Federal Reserve Chairman Jerome Powell speaks at a virtual news conference in Tiskilwa, Illinois, on Dec. 16, 2020.
Daniel Acker | Bloomberg | Getty Images
Merriam-Webster’s Dictionary defines “transitory” as “of brief duration,” while Oxford Languages defines it even more simply: “not permanent.”
It would appear the bond market views inflation as “transitory,” as measured by the recent plunge in 10-year Treasury yields.
Last week, the yield slipped as low as 1.25% — slumping to its lowest levels since February.
We’re seeing global yields fall, as well, suggesting a few things:
- Inflation has peaked.
- The rate of economic growth has peaked at home and abroad, as well.
- Investors, of all stripes, foreign and domestic, are offsetting their exposure to global equities by purchasing high quality Treasuries to provide ballast in their portfolios.
- The spread of the Covid delta variant may slow global economic growth if it continues unchecked among the unvaccinated.
It’s really not that hard to understand why yields are falling. Peak inflation alone is already a good enough reason to own bonds or some Treasury bond proxy.
Both five- and 10-year inflation “breakevens” — a bond market measure of inflation expectations — peaked on May 17.
Lumber, the commodity which skyrocketed this year to levels never seen before, has fallen more than 50% from its all-time high. Copper, too, has declined, along with other agricultural commodities.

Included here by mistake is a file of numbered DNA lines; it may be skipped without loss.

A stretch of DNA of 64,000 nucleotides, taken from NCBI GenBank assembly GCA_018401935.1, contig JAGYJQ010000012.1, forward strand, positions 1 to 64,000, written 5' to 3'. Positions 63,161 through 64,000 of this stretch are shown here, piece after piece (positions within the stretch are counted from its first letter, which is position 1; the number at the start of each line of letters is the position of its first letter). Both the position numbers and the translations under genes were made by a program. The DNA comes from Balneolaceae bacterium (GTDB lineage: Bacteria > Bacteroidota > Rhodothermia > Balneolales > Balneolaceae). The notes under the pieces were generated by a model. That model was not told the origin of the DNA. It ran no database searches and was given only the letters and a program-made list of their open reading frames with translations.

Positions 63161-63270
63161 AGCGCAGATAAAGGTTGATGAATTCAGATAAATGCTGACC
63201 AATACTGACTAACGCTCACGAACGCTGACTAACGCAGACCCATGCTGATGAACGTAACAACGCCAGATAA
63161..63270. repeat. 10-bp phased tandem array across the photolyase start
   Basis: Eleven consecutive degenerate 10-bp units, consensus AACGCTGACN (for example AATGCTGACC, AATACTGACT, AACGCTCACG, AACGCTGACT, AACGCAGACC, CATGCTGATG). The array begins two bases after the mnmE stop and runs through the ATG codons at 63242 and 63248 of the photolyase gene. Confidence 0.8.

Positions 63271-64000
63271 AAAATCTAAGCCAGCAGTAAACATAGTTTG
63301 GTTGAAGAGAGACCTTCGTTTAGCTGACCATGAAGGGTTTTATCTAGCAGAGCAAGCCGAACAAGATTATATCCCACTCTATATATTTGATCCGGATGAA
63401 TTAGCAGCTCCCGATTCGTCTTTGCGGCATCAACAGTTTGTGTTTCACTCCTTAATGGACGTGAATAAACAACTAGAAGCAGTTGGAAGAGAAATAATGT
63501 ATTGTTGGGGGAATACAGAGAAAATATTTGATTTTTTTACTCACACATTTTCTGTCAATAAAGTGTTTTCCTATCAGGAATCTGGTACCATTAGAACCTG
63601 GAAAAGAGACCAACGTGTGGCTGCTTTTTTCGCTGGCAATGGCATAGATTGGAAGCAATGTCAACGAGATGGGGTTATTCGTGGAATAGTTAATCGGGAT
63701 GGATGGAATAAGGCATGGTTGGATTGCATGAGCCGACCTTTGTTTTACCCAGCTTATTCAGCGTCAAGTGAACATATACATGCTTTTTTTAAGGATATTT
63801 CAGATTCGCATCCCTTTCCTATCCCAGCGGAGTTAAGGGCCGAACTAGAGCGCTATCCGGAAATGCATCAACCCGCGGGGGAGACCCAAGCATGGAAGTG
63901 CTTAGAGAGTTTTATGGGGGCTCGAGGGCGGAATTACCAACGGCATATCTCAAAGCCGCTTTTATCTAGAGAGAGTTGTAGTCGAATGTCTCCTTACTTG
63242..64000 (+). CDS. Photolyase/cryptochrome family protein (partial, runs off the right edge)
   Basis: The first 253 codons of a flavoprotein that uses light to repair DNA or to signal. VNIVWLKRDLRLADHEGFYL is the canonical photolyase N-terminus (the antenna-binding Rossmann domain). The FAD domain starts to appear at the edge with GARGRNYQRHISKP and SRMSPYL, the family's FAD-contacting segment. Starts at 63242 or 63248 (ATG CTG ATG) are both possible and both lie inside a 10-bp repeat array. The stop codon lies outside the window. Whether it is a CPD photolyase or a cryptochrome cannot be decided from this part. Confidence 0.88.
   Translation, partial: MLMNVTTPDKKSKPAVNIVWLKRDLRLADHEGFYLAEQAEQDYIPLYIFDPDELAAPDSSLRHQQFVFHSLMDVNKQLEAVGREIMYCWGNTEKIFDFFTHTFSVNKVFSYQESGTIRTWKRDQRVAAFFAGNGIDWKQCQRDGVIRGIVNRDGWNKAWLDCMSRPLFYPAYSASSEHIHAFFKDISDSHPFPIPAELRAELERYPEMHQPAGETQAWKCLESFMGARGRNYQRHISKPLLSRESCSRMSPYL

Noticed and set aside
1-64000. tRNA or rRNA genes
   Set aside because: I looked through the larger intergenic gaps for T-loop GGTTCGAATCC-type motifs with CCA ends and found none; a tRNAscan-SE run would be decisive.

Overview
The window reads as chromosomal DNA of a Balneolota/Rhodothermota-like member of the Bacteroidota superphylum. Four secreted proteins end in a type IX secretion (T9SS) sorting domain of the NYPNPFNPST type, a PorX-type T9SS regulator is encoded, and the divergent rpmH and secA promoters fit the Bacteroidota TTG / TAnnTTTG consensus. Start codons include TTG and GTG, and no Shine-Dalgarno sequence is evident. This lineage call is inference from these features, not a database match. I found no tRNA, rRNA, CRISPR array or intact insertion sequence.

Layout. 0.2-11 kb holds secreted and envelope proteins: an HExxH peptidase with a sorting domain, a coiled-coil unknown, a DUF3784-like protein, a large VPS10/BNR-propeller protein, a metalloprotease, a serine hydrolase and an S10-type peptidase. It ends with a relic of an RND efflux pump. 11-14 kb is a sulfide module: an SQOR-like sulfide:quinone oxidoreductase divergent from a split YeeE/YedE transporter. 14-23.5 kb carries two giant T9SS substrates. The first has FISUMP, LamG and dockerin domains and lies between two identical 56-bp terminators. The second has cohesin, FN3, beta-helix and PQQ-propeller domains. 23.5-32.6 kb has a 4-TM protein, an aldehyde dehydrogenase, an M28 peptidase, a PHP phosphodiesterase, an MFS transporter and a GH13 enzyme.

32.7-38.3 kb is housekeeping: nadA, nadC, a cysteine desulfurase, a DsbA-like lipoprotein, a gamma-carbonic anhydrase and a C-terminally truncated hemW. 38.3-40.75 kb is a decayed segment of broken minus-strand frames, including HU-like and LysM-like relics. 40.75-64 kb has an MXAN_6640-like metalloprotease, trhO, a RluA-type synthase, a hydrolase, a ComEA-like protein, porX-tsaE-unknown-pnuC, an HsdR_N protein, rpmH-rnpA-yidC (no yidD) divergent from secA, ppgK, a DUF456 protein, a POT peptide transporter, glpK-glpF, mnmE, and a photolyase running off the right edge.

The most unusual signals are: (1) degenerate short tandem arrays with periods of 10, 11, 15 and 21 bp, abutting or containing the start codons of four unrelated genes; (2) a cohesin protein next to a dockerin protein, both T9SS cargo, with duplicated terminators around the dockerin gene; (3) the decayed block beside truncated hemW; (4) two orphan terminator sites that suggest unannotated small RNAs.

China has been dumping all kinds of commodities to help bring the price of “stuff” down, while tightening credit and hammering big businesses at home … not the stuff that global growth is made of.
Oil, of course, is at its highest level in years. That is a source of inflation, but also a source of pain for consumers who may drive or fly less as the cost of travel goes up. That can slow an economy more than it can ignite inflation these days.
The bond market had a bit of an inflation tantrum early this year as 10-year note yields approached 1.8%, with many economists and strategists predicting an immediate run to 2% or higher.
I was among them, believing that fiscal policy was about to become even more expansive than it had already been, coupled with historically easy money policies from the Fed, neither of which had any end in sight.
But even those expectations have been tamped down as the current infrastructure proposal circulating in Washington is about half the size of the Biden administration’s original proposal.
Meantime, the fiscal 2022 budget may never come near the reported $6 trillion request envisioned by the White House.
Hence, inflation may well be “transitory,” just as the Federal Reserve has maintained all along.
One can make the case for rising inflation and rising rates all day long, irrespective of the fact that financial market indicators are now making a very strong case for a bout of inflation that is simply not permanent.
I trust the message of the bond market implicitly. It is among the most sensitive markets in the world, often figuring out coming economic changes long before other markets realize the world is rapidly shifting.
Famed economist John Maynard Keynes said it best, “When the facts change, I change my mind. What do you do, sir?”
—Ron Insana is a CNBC contributor and a senior advisor at Schroders.
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